Flashcards in Breast, Endocrine, Melanoma Deck (37):
Which cell layer is breast formed from?
Ectoderm milk streak
Esterogen vs. Progesterone vs. Prolactin in breast development
E: Duct development
P: Lobular development
Prolactin: Synergizes esterogen and progresterone
Cyclic changes a/w estrogen and progesterone and breast tissue
Estrogen: breast swelling, growth of glandular tx
Progesterone: maturation of tissues, withdrawal causes menses
Nerves a/w breast surgery: LTN
LTN (innervates serratus anterior) injury results in winged scapula
What artery supplies the serratus anterior?
Lateral thoracic artery
Nerves a/w breast surgery: TD nerve
Innervates LD; injury results in weak arm pull-ups and adduction
What artery supplies the latissumus dorsi?
Medial vs. Lateral pectoral nerves
Medial: Pec major and minor
Lateral: Pec major only
Nerves a/w breast surgery: Intercostobrachial nerve
Lateral cutaneous branch of the 2nd intercostal nerve; sensation to medial arm and axilla -- just below the axillary vein when performing an axillary dissection
Most common nerve injured with MRM or ALND
* Can be transected without major consequence
Which arteries supply the breast?
Internal thoracic, intercostal, thoracoacrominal, lateral thoracic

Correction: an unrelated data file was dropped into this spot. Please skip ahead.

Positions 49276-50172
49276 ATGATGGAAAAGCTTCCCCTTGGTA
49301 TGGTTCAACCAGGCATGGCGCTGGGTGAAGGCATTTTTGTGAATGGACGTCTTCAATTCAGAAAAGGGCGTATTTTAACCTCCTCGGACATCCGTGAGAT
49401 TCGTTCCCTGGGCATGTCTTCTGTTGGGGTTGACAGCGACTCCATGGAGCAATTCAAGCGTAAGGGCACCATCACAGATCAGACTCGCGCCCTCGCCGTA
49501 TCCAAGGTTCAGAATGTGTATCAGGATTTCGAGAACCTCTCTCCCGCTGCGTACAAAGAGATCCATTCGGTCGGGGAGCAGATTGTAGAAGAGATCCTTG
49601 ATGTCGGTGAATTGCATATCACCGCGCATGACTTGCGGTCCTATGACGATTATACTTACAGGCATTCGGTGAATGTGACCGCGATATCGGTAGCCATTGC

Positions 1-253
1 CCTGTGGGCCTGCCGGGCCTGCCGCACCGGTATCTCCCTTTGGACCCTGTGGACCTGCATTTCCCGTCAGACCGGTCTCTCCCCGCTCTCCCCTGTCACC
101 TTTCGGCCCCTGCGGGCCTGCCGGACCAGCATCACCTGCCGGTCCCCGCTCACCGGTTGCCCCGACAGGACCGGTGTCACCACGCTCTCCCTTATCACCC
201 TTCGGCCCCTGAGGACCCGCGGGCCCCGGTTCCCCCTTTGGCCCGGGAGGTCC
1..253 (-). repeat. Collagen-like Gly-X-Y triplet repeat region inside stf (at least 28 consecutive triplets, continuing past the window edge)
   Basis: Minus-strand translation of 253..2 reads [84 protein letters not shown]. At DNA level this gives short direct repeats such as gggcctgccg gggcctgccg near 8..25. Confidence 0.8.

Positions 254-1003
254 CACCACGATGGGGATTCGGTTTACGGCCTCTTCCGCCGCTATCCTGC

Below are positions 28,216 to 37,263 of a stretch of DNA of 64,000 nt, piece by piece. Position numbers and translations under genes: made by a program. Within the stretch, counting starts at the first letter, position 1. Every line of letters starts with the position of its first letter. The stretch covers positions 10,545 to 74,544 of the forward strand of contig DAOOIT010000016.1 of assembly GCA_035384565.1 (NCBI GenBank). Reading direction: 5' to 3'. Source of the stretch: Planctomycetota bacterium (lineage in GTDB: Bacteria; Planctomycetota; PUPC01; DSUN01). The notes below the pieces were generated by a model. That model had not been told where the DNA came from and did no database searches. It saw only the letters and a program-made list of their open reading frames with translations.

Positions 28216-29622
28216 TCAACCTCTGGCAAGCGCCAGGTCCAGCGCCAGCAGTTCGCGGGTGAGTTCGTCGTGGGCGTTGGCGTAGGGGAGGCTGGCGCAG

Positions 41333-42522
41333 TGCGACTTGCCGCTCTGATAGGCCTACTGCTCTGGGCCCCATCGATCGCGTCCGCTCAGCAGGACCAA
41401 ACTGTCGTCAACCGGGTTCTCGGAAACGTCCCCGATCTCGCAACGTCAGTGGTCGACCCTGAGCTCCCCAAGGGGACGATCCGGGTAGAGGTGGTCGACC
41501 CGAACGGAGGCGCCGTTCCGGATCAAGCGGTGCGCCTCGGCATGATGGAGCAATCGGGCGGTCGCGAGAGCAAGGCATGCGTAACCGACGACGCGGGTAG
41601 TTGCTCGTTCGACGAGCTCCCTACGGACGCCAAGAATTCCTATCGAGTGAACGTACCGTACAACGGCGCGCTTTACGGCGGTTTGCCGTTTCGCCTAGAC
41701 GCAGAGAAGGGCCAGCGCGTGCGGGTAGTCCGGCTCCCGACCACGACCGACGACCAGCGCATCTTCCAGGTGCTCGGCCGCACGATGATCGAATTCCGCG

What valveless venous plexus allows direct hematogenous mets of breast ca to the spine?
97% of breast lymph drainage is to...
2%: IM nodes
Supraclavicular nodes is considered N1 N2 or N3 in BRCA
The number one cause of primary axillary adenopathy is...
What are the suspensory ligaments of the breast called?
Cooper's ligaments -- BRCA involving these strands can dimple the skin
Most common cause of breast abscess
Staph, followed by Strep.
a/w breast feeding
Tx: perc/I+D, d/c breast feeding, breat pump, Abx
Failure to resolve in 2 weeks --> Bc to r/o necrotic breast ca
Most commonly a/w breastfeeding
Malignant cells of the ductal epithelium without invasion of the basement membrane
DCIS; 50% get cancer if not resected (ipsilateral breast); 5% get cancer in contralateral breast
Clusters of calcifications on mammography
Most aggressive type of DCIS
Comedo pattern: necrotic areas; high risk for multicentricity, microinvasion, recurrence
Treatment of DCIS/comedo
Treatment of DCIS
Lumpectomy and XRT; need one cm margins, no ALND/SLNB; possibly tamoxifen/raloxifent
When does DCIS get a simple mastectomy/SLNBx
High grade -- comedo, multicentric, multifocal; a large tume not amenable to lumpectomy or not able to get good margins
What percentage of LCIS goes onto cancer?
40% in either breast
Is LCIS pre-malignant?
No -- it's a marker for the development of BRCA
Is LCIS palpable?
No -- no microcalcifications
Is LCIS found in pre- or pos-menopausal women
Patients with LCIS are more likely to develop what type of BRCA?
Do you need negative margins in LCIS?
N -- though you do need to excisional biopsy of the suspicious area
Nothing, Tamox/Ralox, b/L subcutaneous mastectomy, no ALND
What percentage of breast cancer have negative mammogram and negative ultrasound
Workup of a symptomatic breast mass <40 y.o.
US, core needle bx, possible FNA (Mammogram if US indeterminate or suspicious)
Workup of a symptomatic breast mass >40 y.o.
B/L Mammogram, u/s, core bxb
IF core or FNA is indeterminate, non-diagnostic or non-concordant with exam findings, what is the next step
If cyst fluid is bloody
Need cyst excisional biopsy; if clear and recurs, need excisional biopsy. If complex cyst, need excisional biopsy